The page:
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Second Sight - Music with Wilfrid Mellers

12. Civilisation and the Savage State
Janácek's 'Vixen' at Opera North


<< Continued from Saturday

For the fourth and last scene of Act II we move back from the fuddled humans to the animal kingdom and the Vixen's burrow, contemptuously stolen from the Badger. The Vixen achieves her animal-fulfilment in being courted, and won, by the fox: a scene for which Janácek characteristically studied the mating habits of these creatures. In this love-scene the animals' love-cries begin in A flat major, not minor, and veer to D flat major, Janácek's key of (especially sexual) love. The dog-fox is played by a soprano, as are all the characters associated with instinct and intuition; only the domesticated dog and the compromising badger are sung by male voices. Giselle Allen, as the Fox, makes a worthily de-bon-air for the Vixen but never threatens to efface her splendour; their love-duet centres of course on D flat major, with fiery intrusions of the tonic minor and exciting cross-rhythms of twos against threes against fives. This is the high point of the opera, attaining an almost Pucciniesque ardour as the creatures orgasmic yells swoop in whole-toned arpeggios from high B flat, declining chromatically. The act ends with a paean of created Nature as the wordless chorus -- sung with the characteristic ebullience of the Opera North Chorus -- takes up the Wedding Chant.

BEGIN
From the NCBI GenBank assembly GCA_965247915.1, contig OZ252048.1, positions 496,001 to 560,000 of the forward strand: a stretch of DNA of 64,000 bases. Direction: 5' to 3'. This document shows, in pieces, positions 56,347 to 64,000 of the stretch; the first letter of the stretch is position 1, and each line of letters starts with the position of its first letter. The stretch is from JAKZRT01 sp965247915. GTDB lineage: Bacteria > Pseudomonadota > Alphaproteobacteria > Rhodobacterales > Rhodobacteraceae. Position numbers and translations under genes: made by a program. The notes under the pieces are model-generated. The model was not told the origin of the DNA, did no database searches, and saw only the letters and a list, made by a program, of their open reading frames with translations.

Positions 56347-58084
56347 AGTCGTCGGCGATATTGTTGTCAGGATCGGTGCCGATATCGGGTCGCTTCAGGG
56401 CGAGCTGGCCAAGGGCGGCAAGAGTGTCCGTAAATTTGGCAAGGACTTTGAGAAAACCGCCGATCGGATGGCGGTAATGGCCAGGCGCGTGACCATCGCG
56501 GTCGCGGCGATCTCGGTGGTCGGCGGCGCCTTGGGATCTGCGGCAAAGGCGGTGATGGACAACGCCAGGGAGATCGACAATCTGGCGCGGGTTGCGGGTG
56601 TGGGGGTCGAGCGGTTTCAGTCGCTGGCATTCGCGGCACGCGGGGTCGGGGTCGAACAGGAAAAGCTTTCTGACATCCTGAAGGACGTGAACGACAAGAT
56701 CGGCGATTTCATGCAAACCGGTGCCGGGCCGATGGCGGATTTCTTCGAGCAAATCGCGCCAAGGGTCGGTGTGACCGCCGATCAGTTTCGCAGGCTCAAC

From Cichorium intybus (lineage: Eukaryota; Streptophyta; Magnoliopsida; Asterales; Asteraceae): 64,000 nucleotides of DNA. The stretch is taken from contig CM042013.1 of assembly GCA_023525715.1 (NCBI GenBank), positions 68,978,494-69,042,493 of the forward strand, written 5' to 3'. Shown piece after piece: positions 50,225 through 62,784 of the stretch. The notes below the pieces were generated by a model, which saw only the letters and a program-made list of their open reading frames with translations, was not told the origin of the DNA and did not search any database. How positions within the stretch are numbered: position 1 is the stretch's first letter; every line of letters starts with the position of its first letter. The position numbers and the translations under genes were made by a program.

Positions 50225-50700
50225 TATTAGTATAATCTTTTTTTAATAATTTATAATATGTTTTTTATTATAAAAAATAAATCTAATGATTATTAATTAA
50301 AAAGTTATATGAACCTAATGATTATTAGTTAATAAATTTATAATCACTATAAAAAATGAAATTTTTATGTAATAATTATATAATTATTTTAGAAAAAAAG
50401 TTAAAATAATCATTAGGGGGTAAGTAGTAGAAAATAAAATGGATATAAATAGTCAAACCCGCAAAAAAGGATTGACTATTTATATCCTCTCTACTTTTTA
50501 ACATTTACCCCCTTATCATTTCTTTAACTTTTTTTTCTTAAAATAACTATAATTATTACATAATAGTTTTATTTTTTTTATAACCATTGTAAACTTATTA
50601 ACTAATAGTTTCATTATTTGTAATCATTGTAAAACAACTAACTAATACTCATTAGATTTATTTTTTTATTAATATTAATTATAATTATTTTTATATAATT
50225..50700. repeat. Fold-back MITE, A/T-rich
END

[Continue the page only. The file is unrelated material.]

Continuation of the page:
Janis Kelly as the vixen (front) and Giselle Allen as the fox in Opera North's 2001 production of Janacek's 'Cunning Little Vixen'. Photograph (c) Opera North


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Copyright © 2 October 2001 Wilfrid Mellers, York, UK




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